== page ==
What goes into making a cookbook

The Adventures of Fat RiceOn this blog we've previously discussed bits and pieces of the cookbook publishing process. We've spoken to editors, writers, ghostwriters, and others about their roles in the lifespan of a cookbook. Now, in a series on Plate online, the authors of The Adventures of Fat Rice - Abe Conlon, Adrienne Lo and Hugh Amano - tell us, from start to finish, how a cookbook is made

When the pair first decided to write a cookbook, they had many questions about the process. "How does it happen? What are the steps? Do you need an agent? Can you write it yourself? Who pays the photographer? How much money does the chef make? When does all the fame and fortune happen?" Plate and the authors outline each step of the process in a nine-part series. 

In addition to outlining the various hurdles that must be overcome to get a cookbook made, this series introduces us to the people who made it happen for Conlon, Lo, and co-author Hugh Amano. It provides a fascinating glimpse into the mysterious (to outsiders) world of publishing. One of the people we get to meet is Amy Collins of Squid Ink Publishing, the authors' agent, who champions the book.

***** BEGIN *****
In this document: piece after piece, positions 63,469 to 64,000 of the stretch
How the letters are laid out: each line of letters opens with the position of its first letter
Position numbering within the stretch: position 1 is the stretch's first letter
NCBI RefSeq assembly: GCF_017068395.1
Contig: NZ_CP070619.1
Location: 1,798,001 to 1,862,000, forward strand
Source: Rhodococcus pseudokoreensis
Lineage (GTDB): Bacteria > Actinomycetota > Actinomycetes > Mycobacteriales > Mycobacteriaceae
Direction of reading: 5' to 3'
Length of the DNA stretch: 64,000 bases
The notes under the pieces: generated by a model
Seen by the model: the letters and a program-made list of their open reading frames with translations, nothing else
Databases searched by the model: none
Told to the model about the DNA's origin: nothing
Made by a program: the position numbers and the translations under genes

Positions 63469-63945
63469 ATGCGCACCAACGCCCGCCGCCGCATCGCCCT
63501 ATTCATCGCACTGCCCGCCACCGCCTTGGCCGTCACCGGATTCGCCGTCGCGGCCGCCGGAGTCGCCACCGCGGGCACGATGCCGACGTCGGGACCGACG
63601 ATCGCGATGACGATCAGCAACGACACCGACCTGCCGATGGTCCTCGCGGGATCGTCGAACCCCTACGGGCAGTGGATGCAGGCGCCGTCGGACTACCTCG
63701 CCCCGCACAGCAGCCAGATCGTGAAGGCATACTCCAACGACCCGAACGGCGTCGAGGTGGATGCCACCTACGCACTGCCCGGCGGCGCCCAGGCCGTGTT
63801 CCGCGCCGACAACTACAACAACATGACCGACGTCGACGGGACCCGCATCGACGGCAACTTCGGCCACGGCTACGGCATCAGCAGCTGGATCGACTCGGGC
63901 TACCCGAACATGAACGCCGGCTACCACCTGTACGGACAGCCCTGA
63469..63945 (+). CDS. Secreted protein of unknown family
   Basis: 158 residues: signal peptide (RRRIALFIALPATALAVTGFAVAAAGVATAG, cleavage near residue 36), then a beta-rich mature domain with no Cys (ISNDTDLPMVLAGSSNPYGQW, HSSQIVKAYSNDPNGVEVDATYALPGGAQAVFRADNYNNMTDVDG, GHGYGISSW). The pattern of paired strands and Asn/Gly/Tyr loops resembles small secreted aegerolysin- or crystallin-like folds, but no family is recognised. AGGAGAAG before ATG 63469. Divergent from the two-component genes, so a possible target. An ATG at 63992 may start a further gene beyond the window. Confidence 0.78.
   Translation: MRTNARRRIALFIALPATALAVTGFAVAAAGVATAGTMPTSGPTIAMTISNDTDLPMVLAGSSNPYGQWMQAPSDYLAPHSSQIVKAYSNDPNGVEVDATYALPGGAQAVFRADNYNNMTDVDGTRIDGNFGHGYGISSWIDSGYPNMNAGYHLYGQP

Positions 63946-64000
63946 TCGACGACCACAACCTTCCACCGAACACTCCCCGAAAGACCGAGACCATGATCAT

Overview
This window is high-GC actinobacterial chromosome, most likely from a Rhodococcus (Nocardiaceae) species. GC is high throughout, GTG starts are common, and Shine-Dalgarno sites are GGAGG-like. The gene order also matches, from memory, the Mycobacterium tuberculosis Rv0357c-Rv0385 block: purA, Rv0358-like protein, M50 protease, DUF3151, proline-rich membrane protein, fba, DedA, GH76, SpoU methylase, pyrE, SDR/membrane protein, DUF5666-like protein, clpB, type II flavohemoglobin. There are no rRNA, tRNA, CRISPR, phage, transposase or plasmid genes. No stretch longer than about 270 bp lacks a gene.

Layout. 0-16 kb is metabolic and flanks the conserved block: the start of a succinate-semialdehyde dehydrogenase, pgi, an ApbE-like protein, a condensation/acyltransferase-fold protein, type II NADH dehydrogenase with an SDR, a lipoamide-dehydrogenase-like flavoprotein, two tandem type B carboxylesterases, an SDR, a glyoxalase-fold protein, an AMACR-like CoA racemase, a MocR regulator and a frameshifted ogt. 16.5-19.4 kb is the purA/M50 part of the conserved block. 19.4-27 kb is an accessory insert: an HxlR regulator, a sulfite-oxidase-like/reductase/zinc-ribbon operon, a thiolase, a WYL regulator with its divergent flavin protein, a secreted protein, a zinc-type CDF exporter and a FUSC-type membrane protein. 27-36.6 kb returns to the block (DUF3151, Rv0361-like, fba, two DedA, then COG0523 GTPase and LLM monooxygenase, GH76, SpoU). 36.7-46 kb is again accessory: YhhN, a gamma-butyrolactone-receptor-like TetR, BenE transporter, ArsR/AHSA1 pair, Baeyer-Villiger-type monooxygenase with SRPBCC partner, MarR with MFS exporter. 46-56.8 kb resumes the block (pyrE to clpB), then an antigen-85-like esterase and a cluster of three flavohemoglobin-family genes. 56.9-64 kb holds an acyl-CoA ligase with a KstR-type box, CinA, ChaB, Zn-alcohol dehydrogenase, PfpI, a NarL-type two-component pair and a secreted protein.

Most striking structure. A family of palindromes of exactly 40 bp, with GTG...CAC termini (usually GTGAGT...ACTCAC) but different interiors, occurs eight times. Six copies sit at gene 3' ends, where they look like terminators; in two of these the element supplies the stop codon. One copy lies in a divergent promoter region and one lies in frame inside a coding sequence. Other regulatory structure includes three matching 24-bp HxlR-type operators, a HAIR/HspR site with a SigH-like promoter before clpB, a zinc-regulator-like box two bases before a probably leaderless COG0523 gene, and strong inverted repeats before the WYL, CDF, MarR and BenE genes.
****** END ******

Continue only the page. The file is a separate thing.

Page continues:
We also learn about  Aaron Wehner, senior vice president of Random House, who oversees Clarkson Potter, Ten Speed Press and Harmony Books. Wehner loves cookbooks, and has a long history in the culinary publishing sphere: he has been with Ten Speed Press since 1997. Bon Appetit recently called Wehner "one of the seven people who hold in their hands the future of food." 

Even if you already regard cookbook writers in high esteem, reading the series may give you a new level of respect for the authors, agents, editors, and publishers who work to put together the thousands of cookbooks that are published each year. The fascinating insights of the behind-the-scenes efforts puts the process into perspective. 

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